• Coal-tar distillation
  • Coal-tar pitch
  • Coke production
  • Cyclophosphamide
  • Cyclosporine
  • 1,2-Dichloropropane
  • Diethylstilbestrol
  • Engine exhaust, diesel
  • Epstein-Barr virus (infection with)
  • Erionite
  • Estrogen postmenopausal therapy
  • Estrogen-progestogen postmenopausal therapy (combined)
  • Estrogen-progestogen oral contraceptives (combined) (Note: There is also convincing evidence in humans that these agents confer a protective effect against cancer in the endometrium and ovary)
  • Ethanol in alcoholic beverages
  • Ethylene oxide
  • Etoposide
  • Etoposide in combination with cisplatin and bleomycin
  • Fission products, including strontium-90
  • Fluoro-edenite fibrous amphibole
  • Formaldehyde
  • Haematite mining (underground)
  • Helicobacter pylori (infection with)
  • Hepatitis B virus (chronic infection with)
  • Hepatitis C virus (chronic infection with)
  • Human immunodeficiency virus type 1 (HIV-1) (infection with)
  • Human papilloma virus (HPV) types 16, 18, 31, 33, 35, 39, 45, 51, 52, 56, 58, 59 (infection with) (Note: The HPV types that have been classified as carcinogenic to humans can differ by an order of magnitude in risk for cervical cancer)
  • Human T-cell lymphotropic virus type I (HTLV-1) (infection with)
  • Ionizing radiation (all types)
  • Iron and steel founding (workplace exposure)
  • Isopropyl alcohol manufacture using strong acids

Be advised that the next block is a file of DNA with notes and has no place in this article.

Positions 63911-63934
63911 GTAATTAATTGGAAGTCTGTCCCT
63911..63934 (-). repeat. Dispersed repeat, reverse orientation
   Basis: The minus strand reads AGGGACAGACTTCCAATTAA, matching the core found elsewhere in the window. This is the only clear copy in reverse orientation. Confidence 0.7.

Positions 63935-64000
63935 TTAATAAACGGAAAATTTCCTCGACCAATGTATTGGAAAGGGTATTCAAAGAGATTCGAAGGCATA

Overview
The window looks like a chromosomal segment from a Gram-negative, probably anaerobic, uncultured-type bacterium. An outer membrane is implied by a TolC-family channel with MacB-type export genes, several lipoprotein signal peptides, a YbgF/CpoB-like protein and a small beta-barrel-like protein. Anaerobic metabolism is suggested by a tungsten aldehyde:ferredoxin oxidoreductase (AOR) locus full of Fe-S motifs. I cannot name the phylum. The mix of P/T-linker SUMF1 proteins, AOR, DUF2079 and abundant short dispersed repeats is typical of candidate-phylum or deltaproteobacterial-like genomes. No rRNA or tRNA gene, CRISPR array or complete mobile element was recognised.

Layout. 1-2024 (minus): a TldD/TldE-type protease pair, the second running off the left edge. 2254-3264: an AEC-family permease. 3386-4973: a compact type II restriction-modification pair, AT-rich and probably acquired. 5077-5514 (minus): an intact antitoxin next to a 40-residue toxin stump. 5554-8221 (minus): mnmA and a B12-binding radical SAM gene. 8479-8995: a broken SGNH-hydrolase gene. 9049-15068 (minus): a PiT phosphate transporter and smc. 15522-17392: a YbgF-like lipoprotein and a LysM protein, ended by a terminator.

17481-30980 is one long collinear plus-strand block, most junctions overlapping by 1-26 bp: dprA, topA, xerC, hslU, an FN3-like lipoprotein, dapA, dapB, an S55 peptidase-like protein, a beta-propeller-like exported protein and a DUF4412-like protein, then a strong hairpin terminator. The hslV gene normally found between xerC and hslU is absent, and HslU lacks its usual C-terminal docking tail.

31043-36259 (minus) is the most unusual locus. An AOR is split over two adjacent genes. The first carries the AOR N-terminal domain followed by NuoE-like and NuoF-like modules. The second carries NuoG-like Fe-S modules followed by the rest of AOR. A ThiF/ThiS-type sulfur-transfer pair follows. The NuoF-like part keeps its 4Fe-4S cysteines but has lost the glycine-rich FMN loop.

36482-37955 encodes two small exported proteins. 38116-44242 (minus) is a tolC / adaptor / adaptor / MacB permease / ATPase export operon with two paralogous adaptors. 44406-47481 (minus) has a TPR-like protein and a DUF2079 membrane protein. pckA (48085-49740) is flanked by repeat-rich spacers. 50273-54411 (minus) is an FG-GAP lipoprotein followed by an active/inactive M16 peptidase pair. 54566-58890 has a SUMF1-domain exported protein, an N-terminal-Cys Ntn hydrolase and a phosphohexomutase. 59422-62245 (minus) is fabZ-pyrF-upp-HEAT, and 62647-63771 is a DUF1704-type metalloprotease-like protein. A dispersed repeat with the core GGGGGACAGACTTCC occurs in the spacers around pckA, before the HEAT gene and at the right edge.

• Kaposi sarcoma herpesvirus (KSHV), also known as human herpesvirus 8 (HHV-8) (infection with)
  • Leather dust
  • Lindane
  • Magenta production
  • Melphalan
  • Methoxsalen (8-methoxypsoralen) plus ultraviolet A radiation, also known as PUVA
  • 4,4'-Methylenebis(chloro- aniline) (MOCA)
  • Mineral oils, untreated or mildly treated
  • MOPP and other combined chemotherapy including alkylating agents
  • 2-Naphthylamine
  • Neutron radiation
  • Nickel compounds
  • N'-Nitrosonornicotine (NNN) and 4-(N-Nitrosomethylamino)-1-(3-pyridyl)-1-butanone (NNK)
  • Opisthorchis viverrini (infection with), also known as the Southeast Asian liver fluke
  • Outdoor air pollution (and the particulate matter in it)
  • Painter (workplace exposure as a)
  • 3,4,5,3',4'-Pentachlorobiphenyl (PCB-126)
  • 2,3,4,7,8-Pentachlorodibenzofuran
  • Phenacetin (and mixtures containing it)
  • Phosphorus-32, as phosphate
  • Plutonium
  • Polychlorinated biphenyls (PCBs), dioxin-like, with a Toxicity Equivalency Factor according to WHO (PCBs 77, 81, 105, 114, 118, 123, 126, 156, 157, 167, 169, 189)
  • Processed meat (consumption of)
  • Radioiodines, including iodine-131
  • Radionuclides, alpha-particle-emitting, internally deposited (Note: Specific radionuclides for which there is sufficient evidence for carcinogenicity to humans are also listed individually as Group 1 agents)